That's only true if you're only judging it by outright speed, height, etc. Things have continued to improve in terms of efficiency, thrust-to-weight ratio, noise, cleanliness of fuel burn and above all, reliability.

The original RB211 turbofan (the first big fanjet of the type that all modern airliners use) had a total lifetime of 1,000 hours. Nowadays it's >33,000 hours. That's an incredible achievement. In 1970, as a young kid with a keen interest in aviation, I would watch Boeing 707s fly in and out of my local airport, all trailing plumes of black smoke, all whining loudly (and deafeningly, on take-off), and understanding where all the noise protesters that frequently appeared on the news were coming from. Nowadays you don't have that, because noise is just not the problem it was, there's no black smoke, and jets slip in and out of airports really very quietly, when you consider how much power they are producing (which in turn helps them climb away more quickly).

As far as computing is concerned, you're right - there's still plenty of room at the bottom. But the current fabrication technology is reaching its limits. Perhaps jet engine manufacturers in the late 60s couldn't see how they would overcome fundamental limits in materials technology to produce the jets we have today, but they did.

about two weeks ago

Of the following, I'd rather play ...

GrahamCox Chess (274 comments)

Of those listed, Chess is the only game (possibly the only game ever invented) that has no element of chance whatsoever. You win or lose purely by the decisions you make and the power of your own intellect. Even though I'm not very good, I do find it a stimulating and very satisfying game.

about two weeks ago

Hemp Fibers Make Better Supercapacitors Than Graphene

GrahamCox Re:Legal... sort of (178 comments)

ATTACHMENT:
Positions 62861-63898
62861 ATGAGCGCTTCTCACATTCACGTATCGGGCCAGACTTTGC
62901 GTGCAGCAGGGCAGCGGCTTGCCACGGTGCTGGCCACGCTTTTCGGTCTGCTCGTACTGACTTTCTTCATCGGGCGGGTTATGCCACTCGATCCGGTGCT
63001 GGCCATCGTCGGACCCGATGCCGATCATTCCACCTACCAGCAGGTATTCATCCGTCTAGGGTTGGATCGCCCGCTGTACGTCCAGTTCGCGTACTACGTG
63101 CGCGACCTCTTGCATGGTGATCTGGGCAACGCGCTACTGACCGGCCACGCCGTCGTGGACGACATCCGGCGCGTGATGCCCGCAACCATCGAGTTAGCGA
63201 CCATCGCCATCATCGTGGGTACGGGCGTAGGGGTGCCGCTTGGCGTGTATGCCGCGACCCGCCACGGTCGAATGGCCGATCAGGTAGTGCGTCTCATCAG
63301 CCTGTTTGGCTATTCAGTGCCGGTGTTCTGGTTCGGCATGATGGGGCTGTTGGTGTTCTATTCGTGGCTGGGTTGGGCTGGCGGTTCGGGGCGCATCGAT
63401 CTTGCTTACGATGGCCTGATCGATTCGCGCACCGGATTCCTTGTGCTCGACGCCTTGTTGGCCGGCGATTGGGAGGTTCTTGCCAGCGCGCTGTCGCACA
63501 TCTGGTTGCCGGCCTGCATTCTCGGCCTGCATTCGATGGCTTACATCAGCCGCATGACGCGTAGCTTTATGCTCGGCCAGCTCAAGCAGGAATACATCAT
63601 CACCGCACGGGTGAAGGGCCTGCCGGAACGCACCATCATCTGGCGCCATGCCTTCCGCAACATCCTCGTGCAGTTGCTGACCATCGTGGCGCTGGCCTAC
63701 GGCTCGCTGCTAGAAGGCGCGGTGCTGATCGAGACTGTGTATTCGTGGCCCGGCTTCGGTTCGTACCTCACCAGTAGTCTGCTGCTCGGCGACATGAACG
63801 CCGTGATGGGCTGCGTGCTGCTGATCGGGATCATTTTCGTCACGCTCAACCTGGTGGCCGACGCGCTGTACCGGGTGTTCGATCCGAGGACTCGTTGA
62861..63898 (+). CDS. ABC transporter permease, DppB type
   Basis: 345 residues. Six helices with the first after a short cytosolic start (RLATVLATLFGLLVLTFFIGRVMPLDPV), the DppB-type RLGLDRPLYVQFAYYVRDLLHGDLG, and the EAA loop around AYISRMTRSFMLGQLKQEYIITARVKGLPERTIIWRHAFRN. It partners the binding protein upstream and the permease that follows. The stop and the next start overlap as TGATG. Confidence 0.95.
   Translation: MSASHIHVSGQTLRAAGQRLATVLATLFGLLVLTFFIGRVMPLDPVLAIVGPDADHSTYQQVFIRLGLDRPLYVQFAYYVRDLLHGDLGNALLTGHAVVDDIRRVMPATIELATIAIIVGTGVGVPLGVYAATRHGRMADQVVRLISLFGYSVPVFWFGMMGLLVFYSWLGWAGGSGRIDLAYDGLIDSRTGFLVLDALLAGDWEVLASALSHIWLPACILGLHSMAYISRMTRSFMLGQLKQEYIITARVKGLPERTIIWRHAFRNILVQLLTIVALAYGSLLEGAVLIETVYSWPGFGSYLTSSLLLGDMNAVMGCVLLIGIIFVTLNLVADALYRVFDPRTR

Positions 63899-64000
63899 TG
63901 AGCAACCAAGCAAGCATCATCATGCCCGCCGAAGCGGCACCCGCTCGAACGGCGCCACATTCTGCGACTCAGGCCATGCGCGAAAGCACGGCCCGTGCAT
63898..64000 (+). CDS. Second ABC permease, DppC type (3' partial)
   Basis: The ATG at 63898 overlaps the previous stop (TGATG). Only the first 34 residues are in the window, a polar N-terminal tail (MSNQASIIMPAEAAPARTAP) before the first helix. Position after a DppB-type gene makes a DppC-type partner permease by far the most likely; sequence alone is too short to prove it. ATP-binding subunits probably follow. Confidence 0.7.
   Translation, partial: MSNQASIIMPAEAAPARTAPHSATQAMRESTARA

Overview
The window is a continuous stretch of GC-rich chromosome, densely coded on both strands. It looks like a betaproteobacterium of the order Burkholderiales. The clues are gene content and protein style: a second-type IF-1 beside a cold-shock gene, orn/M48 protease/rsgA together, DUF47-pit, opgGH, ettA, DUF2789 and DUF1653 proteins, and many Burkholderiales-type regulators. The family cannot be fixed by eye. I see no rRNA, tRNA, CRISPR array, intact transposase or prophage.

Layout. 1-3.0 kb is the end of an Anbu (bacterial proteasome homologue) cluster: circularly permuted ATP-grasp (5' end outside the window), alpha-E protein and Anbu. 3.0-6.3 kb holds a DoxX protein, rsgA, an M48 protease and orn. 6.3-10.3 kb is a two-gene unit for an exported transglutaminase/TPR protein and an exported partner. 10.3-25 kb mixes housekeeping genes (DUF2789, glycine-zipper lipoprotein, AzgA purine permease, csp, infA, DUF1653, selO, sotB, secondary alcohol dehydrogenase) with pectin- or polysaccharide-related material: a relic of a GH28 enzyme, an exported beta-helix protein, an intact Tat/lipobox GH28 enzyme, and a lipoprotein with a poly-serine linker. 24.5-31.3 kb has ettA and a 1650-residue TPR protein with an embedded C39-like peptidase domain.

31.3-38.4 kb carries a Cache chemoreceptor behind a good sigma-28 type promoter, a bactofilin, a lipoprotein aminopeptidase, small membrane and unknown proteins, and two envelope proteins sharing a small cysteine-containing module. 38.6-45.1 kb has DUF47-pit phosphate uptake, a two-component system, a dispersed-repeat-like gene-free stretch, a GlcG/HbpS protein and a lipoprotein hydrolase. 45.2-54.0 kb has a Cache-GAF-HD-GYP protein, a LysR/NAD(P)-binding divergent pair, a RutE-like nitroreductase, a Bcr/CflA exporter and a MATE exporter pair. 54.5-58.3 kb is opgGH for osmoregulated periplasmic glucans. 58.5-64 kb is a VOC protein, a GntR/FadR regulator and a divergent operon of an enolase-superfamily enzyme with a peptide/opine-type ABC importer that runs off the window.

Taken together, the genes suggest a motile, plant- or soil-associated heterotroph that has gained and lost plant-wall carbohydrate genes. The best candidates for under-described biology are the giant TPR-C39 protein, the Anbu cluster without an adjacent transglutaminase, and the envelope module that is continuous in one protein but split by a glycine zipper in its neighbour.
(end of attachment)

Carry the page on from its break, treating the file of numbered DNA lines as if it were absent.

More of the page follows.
Which is nuts, actually. Hemp is a brilliant raw material with hundreds of practical uses which *should*, if people had any sense of balance, far outweigh the small issue of the cannabinoids. It could probably even be selectively bred to eliminate that aspect, but no, concern about a few potheads sends legislators into a tailspin. This is why we can't have nice things.

about two weeks ago

Soccer Talent Scouting Application Teams Up With Video Game Publisher

GrahamCox Soccer's been sold out (39 comments)

Soccer has been sold out to the corporate sector. It's no longer about players and the love of the game, it's just about maximising profit.

Germany, who just won the World Cup, don't tend to do it this way so much - instead they invest in youth soccer training and mentoring, spotting and nurturing young talent. As a result, most of the teams in the Bundesliga are "worth" far, far less in pure financial terms (though I'm not claiming that there isn't a great deal of corporatism there as well, it just hasn't quite reached the same insane levels as the UK for example).

It's sad to see the game that was once the passion of every working class member of society become basically Formula 1 with boots on, with ticket prices only the wealthy can afford.

about two weeks ago

Xbox One Will Play Media from USB Devices, DLNA Servers

GrahamCox DLNA is crap (112 comments)

Why DLNA, in this day and age? It's garbage, with a "lowest common denominator" approach to media files, with only 8.3 filenames and very few supported formats. It's like the companies got together to grudgingly agree a simple standard that would mean they didn't have to do any real work with each other, just a bare minimum that would just about allow interoperability and a minimum of effort to implement.

about two weeks ago

I'd most like to (personally) explore:

GrahamCox Re:I'd like to explore... (246 comments)

Bali Bali

No such place. There's Bali, and there's Bora Bora. One of those?

about two weeks ago

Geneticists Decry Book On Race and Evolution

GrahamCox Re:I don't get it. (541 comments)

why is intellectual variability so verboten

Show me a) how the brain works (at the intellectual level, not just neurons firing, which is only the hardware, not the software) and b) what IQ means, and c) how the genes influence either a or b.